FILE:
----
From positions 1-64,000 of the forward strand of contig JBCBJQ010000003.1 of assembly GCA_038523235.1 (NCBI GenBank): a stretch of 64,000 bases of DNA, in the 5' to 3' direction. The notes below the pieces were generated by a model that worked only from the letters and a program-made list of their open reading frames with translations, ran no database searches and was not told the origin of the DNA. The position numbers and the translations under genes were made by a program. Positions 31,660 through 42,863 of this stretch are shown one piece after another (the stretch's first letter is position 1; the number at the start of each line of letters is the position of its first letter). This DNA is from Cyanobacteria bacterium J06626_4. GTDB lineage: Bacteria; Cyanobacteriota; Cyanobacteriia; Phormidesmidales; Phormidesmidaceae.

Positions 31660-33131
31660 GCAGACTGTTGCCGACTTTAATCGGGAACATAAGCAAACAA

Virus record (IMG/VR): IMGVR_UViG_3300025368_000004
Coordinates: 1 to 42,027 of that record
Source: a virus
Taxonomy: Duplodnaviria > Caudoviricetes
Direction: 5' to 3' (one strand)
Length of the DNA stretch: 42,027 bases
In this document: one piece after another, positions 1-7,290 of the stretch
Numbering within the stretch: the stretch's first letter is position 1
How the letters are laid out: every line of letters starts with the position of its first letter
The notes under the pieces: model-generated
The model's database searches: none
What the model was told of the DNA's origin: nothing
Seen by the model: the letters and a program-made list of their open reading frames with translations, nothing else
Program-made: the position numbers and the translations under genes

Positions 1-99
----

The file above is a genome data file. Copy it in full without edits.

From positions 1-64,000 of the forward strand of contig JBCBJQ010000003.1 of assembly GCA_038523235.1 (NCBI GenBank): a stretch of 64,000 bases of DNA, in the 5' to 3' direction. The notes below the pieces were generated by a model that worked only from the letters and a program-made list of their open reading frames with translations, ran no database searches and was not told the origin of the DNA. The position numbers and the translations under genes were made by a program. Positions 31,660 through 42,863 of this stretch are shown one piece after another (the stretch's first letter is position 1; the number at the start of each line of letters is the position of its first letter). This DNA is from Cyanobacteria bacterium J06626_4. GTDB lineage: Bacteria; Cyanobacteriota; Cyanobacteriia; Phormidesmidales; Phormidesmidaceae.

Positions 31660-33131
31660 GCAGACTGTTGCCGACTTTAATCGGGAACATAAGCAAACAA

Virus record (IMG/VR): IMGVR_UViG_3300025368_000004
Coordinates: 1 to 42,027 of that record
Source: a virus
Taxonomy: Duplodnaviria > Caudoviricetes
Direction: 5' to 3' (one strand)
Length of the DNA stretch: 42,027 bases
In this document: one piece after another, positions 1-7,290 of the stretch
Numbering within the stretch: the stretch's first letter is position 1
How the letters are laid out: every line of letters starts with the position of its first letter
The notes under the pieces: model-generated
The model's database searches: none
What the model was told of the DNA's origin: nothing
Seen by the model: the letters and a program-made list of their open reading frames with translations, nothing else
Program-made: the position numbers and the translations under genes

Positions 1-99